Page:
1. These books appeal to the students that enjoy learning about new places. Thanks for offering this opportunity to add to my classroom library.

  2. Wow social studies and to learn about such a wonderful place.
    Thank you I know I would enjoy reading this as well.

  3. These book is perfect for the girls especially. So many books are written based on mythical creatures, more boy oriented. I teach dragonology and have taught fairy houses and mythical creatures in the 21st Century school program, so this book would be a great addition to my collection, even when I find my forever classroom.

  4. Wow! I, too, want to convey these empowering and hopeful messages to ALL of my students!
    “It also helps that I only write stories that I feel passionate about, so I’ve never experienced writer’s block. For aspiring writers, I’d urge them to honor their voice and the process.”

  5. This is such an awesome giveaway! I love when books explore totally new places for students. It seems like it will be a magical read for students of many ages!

  6. I love the spirit of this author and how she is commited to bring history and culture to girls everywhere. I also like how she gives her time to teach writing to both children and adults. I think girls can be really inspired by these books!

  7. Once I saw the theme of the book, I knew I had to have it for my classroom. I know my students will connnect with a character who looks like them and lives in the south as they do. I am always searching for books with smart female leads that allows little girls in my class to explore vicariously through them. I especially like that there is an educator’s guide and I’ll be checking that out next!

  8. I would love to win a copy of your book Bayou Magic. My daughter has to read Sugar over the summer for her third grade reading assignment. I can’t wait to read it with her and discuss it. I also teach second grade and this would be a great story to read aloud with my students.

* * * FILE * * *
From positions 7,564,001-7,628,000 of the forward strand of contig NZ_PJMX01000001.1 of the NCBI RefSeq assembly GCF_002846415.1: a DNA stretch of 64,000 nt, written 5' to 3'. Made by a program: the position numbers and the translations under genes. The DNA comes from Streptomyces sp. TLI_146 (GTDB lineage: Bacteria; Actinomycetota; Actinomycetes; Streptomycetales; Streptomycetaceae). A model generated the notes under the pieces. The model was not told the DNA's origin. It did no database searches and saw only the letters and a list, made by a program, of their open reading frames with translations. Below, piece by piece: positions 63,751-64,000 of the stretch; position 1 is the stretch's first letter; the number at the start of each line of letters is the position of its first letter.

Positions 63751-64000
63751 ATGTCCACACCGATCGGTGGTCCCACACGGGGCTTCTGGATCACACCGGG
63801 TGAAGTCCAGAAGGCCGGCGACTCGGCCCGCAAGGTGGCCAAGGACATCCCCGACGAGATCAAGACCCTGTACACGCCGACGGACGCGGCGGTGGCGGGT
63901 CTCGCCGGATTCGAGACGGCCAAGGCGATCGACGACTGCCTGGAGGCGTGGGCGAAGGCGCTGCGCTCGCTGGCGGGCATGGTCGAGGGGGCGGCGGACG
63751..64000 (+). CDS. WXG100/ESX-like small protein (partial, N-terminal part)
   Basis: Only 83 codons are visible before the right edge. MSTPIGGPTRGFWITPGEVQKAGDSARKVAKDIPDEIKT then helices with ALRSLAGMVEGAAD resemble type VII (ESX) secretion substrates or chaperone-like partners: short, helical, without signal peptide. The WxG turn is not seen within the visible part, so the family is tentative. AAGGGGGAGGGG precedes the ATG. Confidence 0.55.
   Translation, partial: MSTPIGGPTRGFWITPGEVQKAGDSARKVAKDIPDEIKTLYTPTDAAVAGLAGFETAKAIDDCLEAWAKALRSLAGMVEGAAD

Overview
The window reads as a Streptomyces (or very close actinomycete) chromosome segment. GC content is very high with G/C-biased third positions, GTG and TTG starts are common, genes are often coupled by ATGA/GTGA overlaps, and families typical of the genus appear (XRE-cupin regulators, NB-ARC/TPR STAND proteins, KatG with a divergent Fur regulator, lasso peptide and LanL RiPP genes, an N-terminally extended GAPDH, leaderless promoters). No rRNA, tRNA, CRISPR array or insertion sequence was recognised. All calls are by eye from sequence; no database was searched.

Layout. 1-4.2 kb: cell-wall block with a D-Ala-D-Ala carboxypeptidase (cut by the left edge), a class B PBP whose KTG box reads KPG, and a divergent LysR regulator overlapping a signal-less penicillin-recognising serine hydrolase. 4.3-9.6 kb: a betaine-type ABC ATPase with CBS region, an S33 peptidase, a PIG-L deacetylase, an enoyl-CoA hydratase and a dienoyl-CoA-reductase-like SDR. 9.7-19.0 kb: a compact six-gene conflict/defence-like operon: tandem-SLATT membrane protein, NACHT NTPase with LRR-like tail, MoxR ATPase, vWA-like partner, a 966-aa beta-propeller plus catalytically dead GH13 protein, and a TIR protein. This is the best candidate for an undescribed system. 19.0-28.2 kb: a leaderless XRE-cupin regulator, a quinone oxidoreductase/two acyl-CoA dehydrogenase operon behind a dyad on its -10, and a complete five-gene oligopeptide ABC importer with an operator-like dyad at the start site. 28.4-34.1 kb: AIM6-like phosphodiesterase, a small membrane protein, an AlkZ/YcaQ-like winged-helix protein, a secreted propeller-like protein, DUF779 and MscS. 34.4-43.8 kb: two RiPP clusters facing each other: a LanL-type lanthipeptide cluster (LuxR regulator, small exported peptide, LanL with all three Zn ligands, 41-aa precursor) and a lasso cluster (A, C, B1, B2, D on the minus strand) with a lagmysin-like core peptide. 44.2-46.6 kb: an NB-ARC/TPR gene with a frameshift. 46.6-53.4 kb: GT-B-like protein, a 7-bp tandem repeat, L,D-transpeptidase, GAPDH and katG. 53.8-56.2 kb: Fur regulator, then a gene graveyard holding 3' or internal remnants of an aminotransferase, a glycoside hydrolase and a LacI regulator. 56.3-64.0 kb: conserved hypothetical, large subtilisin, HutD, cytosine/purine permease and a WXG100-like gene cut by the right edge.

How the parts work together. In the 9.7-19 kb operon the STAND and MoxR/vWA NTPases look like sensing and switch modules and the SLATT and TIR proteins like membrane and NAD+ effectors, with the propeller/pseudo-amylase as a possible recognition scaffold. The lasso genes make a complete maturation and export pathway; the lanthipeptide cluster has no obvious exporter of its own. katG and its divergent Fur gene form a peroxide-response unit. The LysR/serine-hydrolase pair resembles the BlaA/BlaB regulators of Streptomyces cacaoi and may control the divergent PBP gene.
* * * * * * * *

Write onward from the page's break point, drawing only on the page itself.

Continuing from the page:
9. My class just finished a unit on fireflies and when I saw this book I was instantly interested. I think its great for students to see the different cultures and experiences the author provides to them through her books.

  10. My class would absolutely love this novel! Many of them have read Sugar, and really enjoyed it. My students are very interested in books with strong African characters, as well as mythical creatures. I think this book would be awesome for a read aloud and to use with my enrichment class!

  11. I love Louisiana and all things Creole; music, food, language, culture!! I am a librarian in a city as large as mine on an international border, and when I find books with strong female characters of color (African American, Hispanic American…)I grab them!!

  12. I am super excited for an opportunity to win this book! I love the premise behind the book and think it will be an awesome read-aloud!

    Thanks for the chance!

  13. These books sound wonderful! I think the students would be drawn to the books because of where they take place and the events surrounding them. I love learning about the Bayou and would some day love to visit it.